Sexual Violence and Harassment Prevention and Response Programme Coordinator, University of Galway
Active* Consent Programme co-lead, Head of School of Psychology,
University of Galway
Recent Irish surveys reveal that many college students report experiencing harassment and sexual assault. Yet, there’s also a prevalent positive attitude toward consent.
How do positive attitudes towards consent exist alongside traumatising sexual harassment experiences? To improve college-based education on consent, The Active* Consent programme is leading the way in Ireland.
Findings on sexual violence and consent in students
- The Active* Consent 2020 national survey of Higher Education students, conducted with the Union of Students in Ireland, indicated that 4 in 10 (42%) female first-year students (and one in five males) experienced unwanted sexual touching within six months of starting college.
- A majority of female college students surveyed agreed they had experienced sexual harassment in the past four years.
- In secondary school pupils, most participants agreed that a smile was enough non-verbal consent for intimacy, such as oral sex.
- Up to one-third of transition-year male pupils surveyed agreed with incorrect rape myth beliefs.
- Despite this, over 80% of young people surveyed say it’s important to talk about consent.
Sustainable consent education and support
for young people requires an equal focus on
institutional ownership and staff capacity.
Changing culture: partnership, youth engagement, staff support
Empowering students nationwide to shape a safer campus, The Active* Champion programme — launched at the University of Galway — provides comprehensive consent training. Rooted in 10 years of research, it promotes a sex-positive perspective and inclusivity. Student Champions, from diverse backgrounds, contribute to a supportive environment where no one is judged for their sex choices.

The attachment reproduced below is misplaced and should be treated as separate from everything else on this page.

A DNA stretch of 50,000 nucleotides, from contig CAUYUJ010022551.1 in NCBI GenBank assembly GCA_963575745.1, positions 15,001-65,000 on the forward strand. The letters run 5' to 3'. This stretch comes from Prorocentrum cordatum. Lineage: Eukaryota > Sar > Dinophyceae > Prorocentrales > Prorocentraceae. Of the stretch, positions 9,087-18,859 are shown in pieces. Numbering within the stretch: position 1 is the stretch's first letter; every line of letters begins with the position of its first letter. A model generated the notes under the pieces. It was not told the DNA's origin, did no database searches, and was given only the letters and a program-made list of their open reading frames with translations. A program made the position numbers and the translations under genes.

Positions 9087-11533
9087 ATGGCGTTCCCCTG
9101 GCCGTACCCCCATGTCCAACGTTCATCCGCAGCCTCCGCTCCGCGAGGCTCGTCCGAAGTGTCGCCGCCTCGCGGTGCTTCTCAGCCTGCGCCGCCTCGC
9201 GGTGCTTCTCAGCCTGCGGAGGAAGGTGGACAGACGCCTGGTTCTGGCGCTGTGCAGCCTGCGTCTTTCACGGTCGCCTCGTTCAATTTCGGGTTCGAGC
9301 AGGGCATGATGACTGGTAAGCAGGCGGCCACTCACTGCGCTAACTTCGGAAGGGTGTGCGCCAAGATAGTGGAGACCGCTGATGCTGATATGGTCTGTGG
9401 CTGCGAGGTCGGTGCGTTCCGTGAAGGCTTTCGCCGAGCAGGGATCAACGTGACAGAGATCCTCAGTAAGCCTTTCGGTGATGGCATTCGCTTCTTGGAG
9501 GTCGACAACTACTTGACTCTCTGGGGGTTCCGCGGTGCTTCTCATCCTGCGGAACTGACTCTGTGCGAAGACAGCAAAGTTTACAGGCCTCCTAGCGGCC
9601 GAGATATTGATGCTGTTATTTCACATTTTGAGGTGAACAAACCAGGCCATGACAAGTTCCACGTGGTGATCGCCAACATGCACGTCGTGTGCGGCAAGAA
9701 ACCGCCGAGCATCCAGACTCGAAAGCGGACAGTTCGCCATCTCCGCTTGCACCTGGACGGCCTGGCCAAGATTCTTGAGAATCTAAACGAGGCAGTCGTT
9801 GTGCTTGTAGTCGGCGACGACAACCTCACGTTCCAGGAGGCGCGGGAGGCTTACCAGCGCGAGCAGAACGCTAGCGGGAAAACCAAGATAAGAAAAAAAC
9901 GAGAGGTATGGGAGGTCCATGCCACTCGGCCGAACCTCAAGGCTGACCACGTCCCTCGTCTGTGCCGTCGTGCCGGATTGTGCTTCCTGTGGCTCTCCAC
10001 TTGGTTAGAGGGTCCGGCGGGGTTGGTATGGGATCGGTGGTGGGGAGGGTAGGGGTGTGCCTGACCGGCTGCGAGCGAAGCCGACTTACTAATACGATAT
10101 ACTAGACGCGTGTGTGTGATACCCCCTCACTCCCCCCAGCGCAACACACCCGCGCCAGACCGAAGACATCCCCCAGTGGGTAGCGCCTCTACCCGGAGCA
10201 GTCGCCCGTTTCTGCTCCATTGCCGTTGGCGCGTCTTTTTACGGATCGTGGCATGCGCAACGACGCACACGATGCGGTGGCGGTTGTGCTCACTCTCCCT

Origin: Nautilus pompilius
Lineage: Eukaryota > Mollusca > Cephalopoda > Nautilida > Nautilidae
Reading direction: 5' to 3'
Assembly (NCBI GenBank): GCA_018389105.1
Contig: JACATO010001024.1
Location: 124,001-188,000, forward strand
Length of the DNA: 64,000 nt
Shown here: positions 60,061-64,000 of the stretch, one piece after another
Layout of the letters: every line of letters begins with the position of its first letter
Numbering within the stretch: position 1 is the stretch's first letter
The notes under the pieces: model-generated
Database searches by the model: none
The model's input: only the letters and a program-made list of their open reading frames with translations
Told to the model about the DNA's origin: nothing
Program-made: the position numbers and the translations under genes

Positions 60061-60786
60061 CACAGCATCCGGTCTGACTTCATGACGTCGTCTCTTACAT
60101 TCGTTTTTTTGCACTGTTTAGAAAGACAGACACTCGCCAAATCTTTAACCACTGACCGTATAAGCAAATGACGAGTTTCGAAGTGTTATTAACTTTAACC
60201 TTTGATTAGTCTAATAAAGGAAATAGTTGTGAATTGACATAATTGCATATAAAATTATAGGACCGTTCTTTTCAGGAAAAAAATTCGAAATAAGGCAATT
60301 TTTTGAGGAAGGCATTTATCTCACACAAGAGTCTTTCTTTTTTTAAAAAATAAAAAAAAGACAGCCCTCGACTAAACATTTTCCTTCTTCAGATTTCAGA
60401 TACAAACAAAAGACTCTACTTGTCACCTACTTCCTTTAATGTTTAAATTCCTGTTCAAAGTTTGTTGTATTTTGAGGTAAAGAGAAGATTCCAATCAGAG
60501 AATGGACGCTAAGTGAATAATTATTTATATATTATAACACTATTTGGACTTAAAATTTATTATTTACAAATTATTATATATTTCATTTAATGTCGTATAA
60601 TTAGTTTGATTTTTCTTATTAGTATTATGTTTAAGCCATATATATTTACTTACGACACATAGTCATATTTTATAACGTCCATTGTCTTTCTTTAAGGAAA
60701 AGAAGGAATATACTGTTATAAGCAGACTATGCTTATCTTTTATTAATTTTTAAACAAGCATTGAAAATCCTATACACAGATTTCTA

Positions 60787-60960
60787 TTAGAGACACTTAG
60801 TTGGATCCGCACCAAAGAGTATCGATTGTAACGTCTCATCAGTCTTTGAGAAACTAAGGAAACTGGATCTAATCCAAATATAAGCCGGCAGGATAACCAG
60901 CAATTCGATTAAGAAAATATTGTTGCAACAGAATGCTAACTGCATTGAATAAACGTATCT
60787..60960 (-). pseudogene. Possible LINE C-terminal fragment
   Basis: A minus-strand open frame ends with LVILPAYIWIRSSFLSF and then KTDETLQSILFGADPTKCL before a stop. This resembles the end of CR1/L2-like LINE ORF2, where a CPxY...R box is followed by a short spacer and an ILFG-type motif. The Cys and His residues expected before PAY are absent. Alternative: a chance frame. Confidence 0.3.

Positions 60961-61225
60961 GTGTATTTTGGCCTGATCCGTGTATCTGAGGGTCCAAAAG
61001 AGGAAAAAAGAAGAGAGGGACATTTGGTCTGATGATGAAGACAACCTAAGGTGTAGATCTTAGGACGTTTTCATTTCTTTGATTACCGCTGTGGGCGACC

• Last year, over 22,000 first-year students participated in consent workshops.
• About 90% of workshop participants would recommend it to a friend while 91% learned something useful.
• Workshops led to improvements in self-reported consent management skills, knowledge and confidence that peers consider consent important.
Sustainable consent education and support for young people requires an equal focus on institutional ownership and staff capacity. Over 1,500 staff have trained as consent workshop facilitators since 2016. We partner with Galway Rape Crisis Centre to provide 12-hour First Point of Contact training.
Consent literacy: consent is for everyone
Consent is ongoing, mutual and freely given (OMFG). Consent is for everyone — all relationships, genders and sexual orientations — and each type of intimacy. Young people in Ireland must reach the four signposts for consent literacy:
• Knowledge: accurate information on consent attitudes and behaviours; how alcohol and drugs affect consent; digital intimacy; laws on consent and sexual assault.
• Communication skills: verbal and nonverbal behaviour; what helps or hinders consent; how to talk about consent.
• Confidence: seeking support for themselves or their peers, whether from school, college or a professional service.
• Challenge: being part of the change in our culture that recognises and responds to non-consenting attitudes or actions.
The programme also offers resources for consent awareness, education and training.